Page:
Uranium mining site
Saskatchewan mines roughly 25 % of the world’s uranium. The radioactive tailings produced by the mining process contaminate native land, pose a health threat to the local population and remain a dangerous legacy for future generations. The miners themselves are most acutely affected by radiation-induced diseases.
The Athabasca Basin in Northern Saskatchewan has some of the world’s most extensive and most highly concentrated uranium deposits. With the commissioning of the Beaverlodge Mine in 1953, the region experienced a veritable “uranium rush.” Uranium City sprang up overnight and mines were opened at Rabbit Lake, Cigar Lake and Cluff Lake. Recently, high-grade uranium ore deposits were discovered at McArthur River. Currently, most of the uranium in Saskatchewan is mined by two uranium giants: the Canadian Mining and Energy Corporation (CAMECO), and the French nuclear company Areva.
In the 1950s, practically all of the uranium mined in Saskatchewan was used for the production of U.S. nuclear weapons. It is safe to say that during these years, when the U.S. was testing nuclear weapons above ground in the Pacific and in Nevada, the radioactive material spread over those areas came from Saskatchewan. From the 1960s onward, a larger proportion of Saskatchewan’s uranium was mined for use in nuclear power plants. After almost half a century of mining, Saskatchewan uranium is used in almost every nuclear power reactor in Canada, the U.S., Japan, South Korea and Western Europe.
Health and environmental effects
Radiation effects are greatest among the uranium miners themselves. The Saskatchewan Uranium Miners Cohort Study showed that while the miners generally tended to show better health parameters than the average population (“healthy worker effect”), their rate of lung cancer was significantly increased by up to 30 %. Of the 16,770 miners in the cohort, 2,210 (23 %) were diagnosed with cancer between 1969 and 1999. Further studies were not undertaken, based on the claim that mining safety standards had been improved and that no effects were likely to be seen in statistical analysis.
Along with the miners, the local population was also affected by radioactive contamination from uranium mining. Uranium ore is usually crushed and processed in a mill to extract a small quantity of enriched “yellowcake.” The remaining wastes are either dumped on large tailings heaps or in tailings ponds. For every ton of “yellowcake,” up to 1,000 tons of radioactive tailings are produced. Because these tailings contain substances such as radon, radium, polonium and thorium, they retain about 85 % of the ore’s original radioactivity. Uranium tailings must be secured for thousands of years in order to prevent these substances from entering the biosphere. Radon gas, however, identified by the WHO as the second leading cause of lung cancer after smoking, is continuously emitted during mining, milling and from the tailings. The native Cree and Dene people rely on fish and caribou for their survival. Both are greatly affected by uranium mining contamination.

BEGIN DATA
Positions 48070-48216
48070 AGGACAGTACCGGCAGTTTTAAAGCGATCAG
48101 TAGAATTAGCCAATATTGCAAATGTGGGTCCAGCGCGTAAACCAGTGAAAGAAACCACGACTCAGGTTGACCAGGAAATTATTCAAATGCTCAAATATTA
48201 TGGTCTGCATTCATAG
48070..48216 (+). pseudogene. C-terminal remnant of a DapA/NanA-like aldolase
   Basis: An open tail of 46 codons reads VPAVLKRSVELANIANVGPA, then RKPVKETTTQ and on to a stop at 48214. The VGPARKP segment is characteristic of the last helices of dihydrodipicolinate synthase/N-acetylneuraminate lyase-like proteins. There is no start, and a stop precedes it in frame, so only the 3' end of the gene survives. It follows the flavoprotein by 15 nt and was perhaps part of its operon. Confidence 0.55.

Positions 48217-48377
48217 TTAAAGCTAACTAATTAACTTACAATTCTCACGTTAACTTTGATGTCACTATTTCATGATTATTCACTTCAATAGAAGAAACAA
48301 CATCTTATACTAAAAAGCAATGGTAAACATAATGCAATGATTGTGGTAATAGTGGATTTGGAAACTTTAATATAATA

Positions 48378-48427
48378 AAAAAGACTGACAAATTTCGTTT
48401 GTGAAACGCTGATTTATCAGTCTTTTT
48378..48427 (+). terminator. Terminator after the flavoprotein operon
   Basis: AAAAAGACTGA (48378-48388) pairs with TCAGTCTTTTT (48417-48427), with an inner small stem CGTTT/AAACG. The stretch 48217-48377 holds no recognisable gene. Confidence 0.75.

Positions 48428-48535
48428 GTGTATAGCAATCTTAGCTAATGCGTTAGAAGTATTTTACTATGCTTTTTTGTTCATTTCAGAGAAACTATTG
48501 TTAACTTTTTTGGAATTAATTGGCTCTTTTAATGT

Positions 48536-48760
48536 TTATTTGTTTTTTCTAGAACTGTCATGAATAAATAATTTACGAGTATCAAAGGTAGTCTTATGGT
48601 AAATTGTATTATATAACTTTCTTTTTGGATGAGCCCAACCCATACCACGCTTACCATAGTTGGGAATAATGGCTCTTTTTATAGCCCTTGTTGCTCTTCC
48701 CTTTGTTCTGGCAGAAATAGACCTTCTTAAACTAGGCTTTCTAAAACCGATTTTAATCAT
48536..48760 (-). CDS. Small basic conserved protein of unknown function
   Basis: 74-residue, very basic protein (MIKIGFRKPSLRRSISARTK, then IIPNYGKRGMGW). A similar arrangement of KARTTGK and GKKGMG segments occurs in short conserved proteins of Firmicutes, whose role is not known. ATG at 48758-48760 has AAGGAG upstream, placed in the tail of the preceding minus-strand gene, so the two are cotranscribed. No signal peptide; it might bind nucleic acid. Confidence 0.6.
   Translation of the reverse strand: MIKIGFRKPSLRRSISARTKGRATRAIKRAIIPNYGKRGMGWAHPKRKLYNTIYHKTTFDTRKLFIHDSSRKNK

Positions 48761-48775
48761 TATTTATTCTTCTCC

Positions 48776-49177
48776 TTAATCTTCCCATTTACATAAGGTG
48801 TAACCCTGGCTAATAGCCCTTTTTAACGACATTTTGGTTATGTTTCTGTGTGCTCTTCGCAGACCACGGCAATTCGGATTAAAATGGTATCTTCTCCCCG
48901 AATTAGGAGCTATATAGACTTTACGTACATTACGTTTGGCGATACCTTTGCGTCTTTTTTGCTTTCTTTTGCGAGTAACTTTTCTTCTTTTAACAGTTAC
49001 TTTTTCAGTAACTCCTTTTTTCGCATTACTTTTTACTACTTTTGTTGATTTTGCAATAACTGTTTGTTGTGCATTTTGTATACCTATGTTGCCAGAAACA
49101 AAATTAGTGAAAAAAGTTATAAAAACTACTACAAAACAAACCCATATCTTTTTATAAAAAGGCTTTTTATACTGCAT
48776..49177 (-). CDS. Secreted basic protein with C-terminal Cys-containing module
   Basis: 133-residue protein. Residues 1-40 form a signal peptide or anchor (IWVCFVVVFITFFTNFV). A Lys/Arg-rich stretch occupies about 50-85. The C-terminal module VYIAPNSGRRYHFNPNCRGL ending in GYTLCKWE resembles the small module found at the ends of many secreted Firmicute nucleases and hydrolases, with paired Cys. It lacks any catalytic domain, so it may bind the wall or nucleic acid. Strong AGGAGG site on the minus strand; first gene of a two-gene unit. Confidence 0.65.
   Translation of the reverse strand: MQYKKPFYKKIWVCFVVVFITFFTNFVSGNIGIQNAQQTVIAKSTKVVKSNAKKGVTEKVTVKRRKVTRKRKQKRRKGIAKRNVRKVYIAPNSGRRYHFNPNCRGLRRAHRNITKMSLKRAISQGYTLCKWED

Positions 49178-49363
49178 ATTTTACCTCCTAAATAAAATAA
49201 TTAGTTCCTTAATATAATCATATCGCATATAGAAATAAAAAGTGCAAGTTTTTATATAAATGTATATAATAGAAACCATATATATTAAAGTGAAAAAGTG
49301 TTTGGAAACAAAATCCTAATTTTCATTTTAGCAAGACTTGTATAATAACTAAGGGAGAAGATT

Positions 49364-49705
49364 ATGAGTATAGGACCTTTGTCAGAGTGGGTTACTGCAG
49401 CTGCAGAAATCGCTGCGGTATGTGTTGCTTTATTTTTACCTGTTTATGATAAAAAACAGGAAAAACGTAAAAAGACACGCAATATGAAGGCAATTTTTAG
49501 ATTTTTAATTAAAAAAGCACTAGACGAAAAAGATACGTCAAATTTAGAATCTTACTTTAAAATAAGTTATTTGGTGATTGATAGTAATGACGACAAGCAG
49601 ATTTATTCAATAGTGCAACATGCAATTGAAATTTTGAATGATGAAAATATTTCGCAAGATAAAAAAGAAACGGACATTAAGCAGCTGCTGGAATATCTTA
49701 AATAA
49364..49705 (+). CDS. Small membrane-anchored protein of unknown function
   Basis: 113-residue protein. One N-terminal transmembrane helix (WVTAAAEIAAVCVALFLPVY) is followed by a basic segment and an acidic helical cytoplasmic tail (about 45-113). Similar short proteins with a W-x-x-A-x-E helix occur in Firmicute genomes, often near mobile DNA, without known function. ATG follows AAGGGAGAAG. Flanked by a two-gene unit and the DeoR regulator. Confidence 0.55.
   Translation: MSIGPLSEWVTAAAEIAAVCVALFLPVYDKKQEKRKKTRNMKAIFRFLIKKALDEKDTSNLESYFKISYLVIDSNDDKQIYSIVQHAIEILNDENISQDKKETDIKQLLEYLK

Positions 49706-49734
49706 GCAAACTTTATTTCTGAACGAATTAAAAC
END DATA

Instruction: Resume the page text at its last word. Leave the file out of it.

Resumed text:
For people affected by radiation exposure, there is no light at the end of the tunnel. Saskatchewan Premier Allan Blakeney said in 1970s that “on the issue of radioactive waste disposal we have had to make a leap of faith and assume that a satisfactory means of disposal will shortly be found.” Several decades later, there is no satisfactory solution – only a longer list of failed attempts. The first phase of the clean-up of Saskatchewan’s abandoned uranium mine sites was only announced in 2007 and is estimated to cost $24.6 million. The growing volume of nuclear waste poses a safety and health risk for generations to come. As a result, the native people of the Dene, Metis, Cree and Settlers have begun to organize themselves in organizations like the “Keepers of the Athabasca” or the “7000 Generations,” protesting against the harmful environmental effects of uranium mining and calling for more responsibility by the nuclear industry. They too, are Hibakusha; they too are affected by nuclear weapons and the industry behind them – an industry that accepts the radioactive contamination of an entire region in order to keep uranium prices low. A peaceful, healthy and sustainable future for Saskatchewan requires an end to uranium mining, independent scientific research on its environmental and medical effects, compensation for those affected and a stringent decontamination of the region.
- Rachel et al. “Mortality (1950–1999) and Cancer Incidence (1969–1999) in the Cohort of Eldorado Uranium Workers.” Radiation Research, December 2010, Vol. 174, No. 6a, pp. 773-785. www.rrjournal.org/doi/full/10.1667/RR2237.1
- “Health Studies for Saskatchewan Uranium Miners.” June 2005, Radiation Protection and Environmental Compliance Division, Canadian Nuclear Safety Commission, pp. 1-6.
- Government of Saskatchewan News release. “Canada’s New Government and Province of Saskatechwan launch fi rst Phase of Cleanup of Legaxy Uranium Mines.” April 2, 2007. www.gov.sk.ca/news?newsId=f9c5241a-1a79-47ce-8b71-2ffd62665978
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